New funding and partnerships are helping JAX’s Molly Bogue accelerate progress in addiction research.
The burden of addiction worldwide continues to grow. The World Health Organization estimates that 5.4 percent of the global burden of disease is related to drug and alcohol issues. And in America, deaths from opioid addiction have reached epidemic levels.
Through the power of genomics, JAX is working to identify the genes associated with addiction, with the goal of changing the paradigm of addiction therapy.
Scientists can use this knowledge not only to discover better treatments for people battling addiction, but to identify and protect individuals who are prone to addiction, providing the potential to develop new preventative measures.
Unfortunately, many of the genes affecting these complex traits remain unidentified, and research into causes of and treatments for addiction hasn’t been progressing as quickly as possible.
A “reproducibility crisis” has been plaguing preclinical research for years. If results from a particular study or laboratory are correct and reliable, other labs should hypothetically be able to perform the same experiments and get the same results. Unfortunately, failed attempts to reproduce prior results have been calling more and more studies into question.
Behavioral scientists, including those addressing addictive behaviors and vulnerabilities, have been particularly vocal in their efforts to shine a spotlight on the lack of replicability. But recognition of the problem hasn’t yet led to practical, cost-effective solutions.
Molly Bogue, Ph.D., a research scientist in the laboratory of JAX Associate Professor Elissa Chesler, Ph.D., aims to improve the situation. She is helping make sure that future addiction studies can serve as a more reliable foundation for clinical practice.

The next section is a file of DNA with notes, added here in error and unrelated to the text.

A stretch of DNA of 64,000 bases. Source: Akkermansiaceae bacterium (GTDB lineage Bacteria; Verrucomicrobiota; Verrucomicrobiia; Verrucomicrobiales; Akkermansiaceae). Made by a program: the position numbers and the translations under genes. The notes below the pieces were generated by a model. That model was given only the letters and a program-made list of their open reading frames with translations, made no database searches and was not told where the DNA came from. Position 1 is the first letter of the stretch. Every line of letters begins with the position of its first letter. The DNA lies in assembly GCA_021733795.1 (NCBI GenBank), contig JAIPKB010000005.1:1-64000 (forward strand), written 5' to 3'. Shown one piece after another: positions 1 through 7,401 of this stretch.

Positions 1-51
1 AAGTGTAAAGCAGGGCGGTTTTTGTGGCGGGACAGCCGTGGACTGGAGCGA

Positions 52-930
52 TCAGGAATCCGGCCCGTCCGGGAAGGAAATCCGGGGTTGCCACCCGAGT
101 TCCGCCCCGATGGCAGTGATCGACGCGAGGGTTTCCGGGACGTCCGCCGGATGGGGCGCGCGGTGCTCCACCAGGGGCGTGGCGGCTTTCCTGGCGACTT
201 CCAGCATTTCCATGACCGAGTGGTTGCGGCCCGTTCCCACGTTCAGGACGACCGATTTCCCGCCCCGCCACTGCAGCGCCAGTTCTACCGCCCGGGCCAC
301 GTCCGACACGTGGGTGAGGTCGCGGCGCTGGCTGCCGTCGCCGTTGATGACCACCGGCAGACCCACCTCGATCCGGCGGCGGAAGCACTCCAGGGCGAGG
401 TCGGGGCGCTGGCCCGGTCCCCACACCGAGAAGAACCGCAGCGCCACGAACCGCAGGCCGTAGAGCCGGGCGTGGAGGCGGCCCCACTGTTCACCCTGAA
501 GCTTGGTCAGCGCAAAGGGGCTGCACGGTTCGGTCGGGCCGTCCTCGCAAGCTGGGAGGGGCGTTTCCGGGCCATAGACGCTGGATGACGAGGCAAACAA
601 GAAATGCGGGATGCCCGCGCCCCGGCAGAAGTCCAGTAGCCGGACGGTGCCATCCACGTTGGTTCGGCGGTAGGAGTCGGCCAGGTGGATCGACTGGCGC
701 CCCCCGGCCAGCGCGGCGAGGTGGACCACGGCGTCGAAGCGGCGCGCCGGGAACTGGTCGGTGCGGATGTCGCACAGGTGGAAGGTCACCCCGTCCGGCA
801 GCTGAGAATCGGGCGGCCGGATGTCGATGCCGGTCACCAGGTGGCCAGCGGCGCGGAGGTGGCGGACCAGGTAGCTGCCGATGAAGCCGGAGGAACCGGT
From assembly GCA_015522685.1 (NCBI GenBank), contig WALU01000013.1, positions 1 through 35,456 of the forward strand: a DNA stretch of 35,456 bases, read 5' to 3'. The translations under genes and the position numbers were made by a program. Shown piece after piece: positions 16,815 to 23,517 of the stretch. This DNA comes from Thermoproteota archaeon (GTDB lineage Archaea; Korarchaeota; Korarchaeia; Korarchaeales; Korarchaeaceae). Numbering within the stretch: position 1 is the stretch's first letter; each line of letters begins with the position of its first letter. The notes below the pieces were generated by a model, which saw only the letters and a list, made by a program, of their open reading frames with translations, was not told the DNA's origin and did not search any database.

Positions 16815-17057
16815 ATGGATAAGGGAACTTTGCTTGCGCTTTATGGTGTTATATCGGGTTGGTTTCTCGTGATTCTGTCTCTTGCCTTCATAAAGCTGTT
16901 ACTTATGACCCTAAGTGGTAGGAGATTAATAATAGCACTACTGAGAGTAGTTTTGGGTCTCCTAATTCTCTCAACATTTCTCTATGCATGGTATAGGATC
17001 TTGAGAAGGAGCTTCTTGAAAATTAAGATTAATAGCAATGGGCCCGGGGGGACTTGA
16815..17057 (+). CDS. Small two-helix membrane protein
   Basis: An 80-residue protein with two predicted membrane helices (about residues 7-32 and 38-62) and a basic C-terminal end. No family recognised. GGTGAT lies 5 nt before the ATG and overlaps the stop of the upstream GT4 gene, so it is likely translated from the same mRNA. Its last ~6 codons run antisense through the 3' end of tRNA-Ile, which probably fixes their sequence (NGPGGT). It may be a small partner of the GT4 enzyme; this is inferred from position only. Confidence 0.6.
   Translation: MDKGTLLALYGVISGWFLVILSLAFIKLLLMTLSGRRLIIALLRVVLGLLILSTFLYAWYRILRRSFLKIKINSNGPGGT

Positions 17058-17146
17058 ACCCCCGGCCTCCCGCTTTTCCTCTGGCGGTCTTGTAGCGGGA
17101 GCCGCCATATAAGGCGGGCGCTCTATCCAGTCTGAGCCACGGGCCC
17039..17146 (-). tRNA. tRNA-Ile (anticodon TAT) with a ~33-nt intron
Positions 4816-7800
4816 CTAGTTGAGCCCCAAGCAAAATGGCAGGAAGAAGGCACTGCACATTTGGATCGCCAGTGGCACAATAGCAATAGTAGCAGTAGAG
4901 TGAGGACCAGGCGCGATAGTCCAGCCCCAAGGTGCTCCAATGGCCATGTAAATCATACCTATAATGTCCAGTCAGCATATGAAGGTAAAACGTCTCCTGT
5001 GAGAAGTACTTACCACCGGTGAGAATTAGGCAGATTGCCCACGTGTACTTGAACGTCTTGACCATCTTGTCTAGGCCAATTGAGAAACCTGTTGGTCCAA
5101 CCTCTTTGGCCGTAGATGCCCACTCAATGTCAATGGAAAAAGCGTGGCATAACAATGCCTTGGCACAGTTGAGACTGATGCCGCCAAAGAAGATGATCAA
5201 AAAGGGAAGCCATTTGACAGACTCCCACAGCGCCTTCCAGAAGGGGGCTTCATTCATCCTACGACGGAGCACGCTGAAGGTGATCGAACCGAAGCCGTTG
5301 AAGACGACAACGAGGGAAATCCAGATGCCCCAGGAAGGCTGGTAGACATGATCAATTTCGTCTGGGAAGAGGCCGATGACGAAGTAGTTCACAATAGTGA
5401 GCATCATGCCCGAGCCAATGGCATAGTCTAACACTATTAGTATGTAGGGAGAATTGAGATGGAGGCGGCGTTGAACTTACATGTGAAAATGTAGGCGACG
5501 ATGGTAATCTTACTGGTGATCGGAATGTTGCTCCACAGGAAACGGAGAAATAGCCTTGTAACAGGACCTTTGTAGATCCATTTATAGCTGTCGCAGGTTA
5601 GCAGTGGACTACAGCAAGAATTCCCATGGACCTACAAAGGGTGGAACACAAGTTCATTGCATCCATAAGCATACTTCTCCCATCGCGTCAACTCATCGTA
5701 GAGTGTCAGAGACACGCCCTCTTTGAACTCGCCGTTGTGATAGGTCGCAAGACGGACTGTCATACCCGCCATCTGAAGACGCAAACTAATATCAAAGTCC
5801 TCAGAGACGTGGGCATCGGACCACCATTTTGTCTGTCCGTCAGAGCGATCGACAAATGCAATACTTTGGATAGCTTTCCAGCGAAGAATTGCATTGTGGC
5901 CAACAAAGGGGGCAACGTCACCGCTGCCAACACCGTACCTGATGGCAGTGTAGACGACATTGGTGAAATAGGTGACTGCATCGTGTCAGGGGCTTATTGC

Bogue works on the Mouse Phenome Project, measuring addictive behaviors in different strains of mice and pairing that data with genetic information, all of which is stored in the Mouse Phenome Database (MPD). MPD will also store data for the U.S. Center for Systems Neurogenetics of Addiction, supported by the National Institute on Drug Abuse (NIDA).
Bogue recently received a $759,347 grant from NIDA to support a project specifically aimed at conquering the reproducibility crisis.
In mouse studies, particular strains of mice are affected differently by small environmental factors unique to a particular laboratory. This interaction between genetics and lab environment is called “noise,” and it has been reported as a potential source of irreproducibility in many studies, including several important behavioral studies.
“Our approach uses the interaction noise to generate an adjusted ‘yardstick’ against which genotype differences are judged, raising the benchmark for declaring a genotype effect significant and trading some statistical power for ensuring replicability,” says Bogue.
To generate this “yardstick,” Bogue is partnering with Yoav Benjamini, Ph.D., a professor of applied statistics at Tel Aviv University. The two want to develop methods for researchers to evaluate the replicability of their results before those results are published.
“Dr. Benjamini is a world-renowned statistician who has contributed greatly to many fields of biomedically relevant science,” says Bogue. “His knowledge and expertise are vital to our project.”
The binational collaboration will enhance widely-used data resources developed at JAX to make methodological innovations from Dr. Benjamini and his team available globally.
Once the team has developed their approach, they intend to test it by analyzing data from multi-lab replications of behavioral genetics experiments, including many addiction studies happening at NIDA Centers of Excellence across the country.
Bogue and Benjamini believe that giving researchers these statistical tools will significantly reduce the number of irreproducible papers. If a higher percentage of published results are reliable, preclinical research as a whole will be able to progress more quickly toward treatments for addiction and other disorders.
“We hope our work will help increase the public health impact of NIDA research and ultimately restore confidence in the public’s investment in research,” says Bogue.